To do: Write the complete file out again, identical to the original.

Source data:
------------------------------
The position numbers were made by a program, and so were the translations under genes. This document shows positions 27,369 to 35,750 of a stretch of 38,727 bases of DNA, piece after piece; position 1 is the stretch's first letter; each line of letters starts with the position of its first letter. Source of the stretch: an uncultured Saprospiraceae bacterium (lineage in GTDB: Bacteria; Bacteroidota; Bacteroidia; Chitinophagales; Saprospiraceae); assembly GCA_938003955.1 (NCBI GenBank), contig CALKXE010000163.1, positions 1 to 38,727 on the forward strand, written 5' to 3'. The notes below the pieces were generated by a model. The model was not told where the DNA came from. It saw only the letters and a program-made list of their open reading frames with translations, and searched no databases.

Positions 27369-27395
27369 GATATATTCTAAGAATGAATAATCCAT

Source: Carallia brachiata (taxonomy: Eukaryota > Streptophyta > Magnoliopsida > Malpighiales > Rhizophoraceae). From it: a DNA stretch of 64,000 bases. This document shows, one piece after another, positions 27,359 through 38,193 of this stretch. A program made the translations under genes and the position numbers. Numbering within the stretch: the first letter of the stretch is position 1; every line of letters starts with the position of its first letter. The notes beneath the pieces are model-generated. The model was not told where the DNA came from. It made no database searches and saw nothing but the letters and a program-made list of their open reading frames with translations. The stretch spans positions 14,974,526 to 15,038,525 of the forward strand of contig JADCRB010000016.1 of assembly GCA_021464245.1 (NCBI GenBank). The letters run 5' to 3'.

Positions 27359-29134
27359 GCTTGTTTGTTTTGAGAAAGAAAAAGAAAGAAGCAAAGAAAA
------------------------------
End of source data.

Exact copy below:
The position numbers were made by a program, and so were the translations under genes. This document shows positions 27,369 to 35,750 of a stretch of 38,727 bases of DNA, piece after piece; position 1 is the stretch's first letter; each line of letters starts with the position of its first letter. Source of the stretch: an uncultured Saprospiraceae bacterium (lineage in GTDB: Bacteria; Bacteroidota; Bacteroidia; Chitinophagales; Saprospiraceae); assembly GCA_938003955.1 (NCBI GenBank), contig CALKXE010000163.1, positions 1 to 38,727 on the forward strand, written 5' to 3'. The notes below the pieces were generated by a model. The model was not told where the DNA came from. It saw only the letters and a program-made list of their open reading frames with translations, and searched no databases.

Positions 27369-27395
27369 GATATATTCTAAGAATGAATAATCCAT

Source: Carallia brachiata (taxonomy: Eukaryota > Streptophyta > Magnoliopsida > Malpighiales > Rhizophoraceae). From it: a DNA stretch of 64,000 bases. This document shows, one piece after another, positions 27,359 through 38,193 of this stretch. A program made the translations under genes and the position numbers. Numbering within the stretch: the first letter of the stretch is position 1; every line of letters starts with the position of its first letter. The notes beneath the pieces are model-generated. The model was not told where the DNA came from. It made no database searches and saw nothing but the letters and a program-made list of their open reading frames with translations. The stretch spans positions 14,974,526 to 15,038,525 of the forward strand of contig JADCRB010000016.1 of assembly GCA_021464245.1 (NCBI GenBank). The letters run 5' to 3'.

Positions 27359-29134
27359 GCTTGTTTGTTTTGAGAAAGAAAAAGAAAGAAGCAAAGAAAA